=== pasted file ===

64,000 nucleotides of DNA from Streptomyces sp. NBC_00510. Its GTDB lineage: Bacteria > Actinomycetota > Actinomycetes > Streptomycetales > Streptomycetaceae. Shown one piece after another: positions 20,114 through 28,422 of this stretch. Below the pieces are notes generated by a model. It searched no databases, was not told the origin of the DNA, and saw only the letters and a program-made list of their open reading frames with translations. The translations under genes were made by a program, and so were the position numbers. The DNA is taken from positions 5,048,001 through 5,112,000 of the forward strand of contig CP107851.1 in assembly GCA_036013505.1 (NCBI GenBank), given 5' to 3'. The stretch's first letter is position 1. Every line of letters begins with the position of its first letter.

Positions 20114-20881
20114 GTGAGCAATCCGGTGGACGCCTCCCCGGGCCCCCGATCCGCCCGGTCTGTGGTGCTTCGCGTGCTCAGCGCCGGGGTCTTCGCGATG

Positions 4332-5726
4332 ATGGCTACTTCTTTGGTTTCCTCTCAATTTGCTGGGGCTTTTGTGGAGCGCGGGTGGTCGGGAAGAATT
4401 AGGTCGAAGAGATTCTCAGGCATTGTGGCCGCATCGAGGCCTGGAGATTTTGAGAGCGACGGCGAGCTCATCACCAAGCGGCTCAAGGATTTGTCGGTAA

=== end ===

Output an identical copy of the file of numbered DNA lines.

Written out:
64,000 nucleotides of DNA from Streptomyces sp. NBC_00510. Its GTDB lineage: Bacteria > Actinomycetota > Actinomycetes > Streptomycetales > Streptomycetaceae. Shown one piece after another: positions 20,114 through 28,422 of this stretch. Below the pieces are notes generated by a model. It searched no databases, was not told the origin of the DNA, and saw only the letters and a program-made list of their open reading frames with translations. The translations under genes were made by a program, and so were the position numbers. The DNA is taken from positions 5,048,001 through 5,112,000 of the forward strand of contig CP107851.1 in assembly GCA_036013505.1 (NCBI GenBank), given 5' to 3'. The stretch's first letter is position 1. Every line of letters begins with the position of its first letter.

Positions 20114-20881
20114 GTGAGCAATCCGGTGGACGCCTCCCCGGGCCCCCGATCCGCCCGGTCTGTGGTGCTTCGCGTGCTCAGCGCCGGGGTCTTCGCGATG

Positions 4332-5726
4332 ATGGCTACTTCTTTGGTTTCCTCTCAATTTGCTGGGGCTTTTGTGGAGCGCGGGTGGTCGGGAAGAATT
4401 AGGTCGAAGAGATTCTCAGGCATTGTGGCCGCATCGAGGCCTGGAGATTTTGAGAGCGACGGCGAGCTCATCACCAAGCGGCTCAAGGATTTGTCGGTAA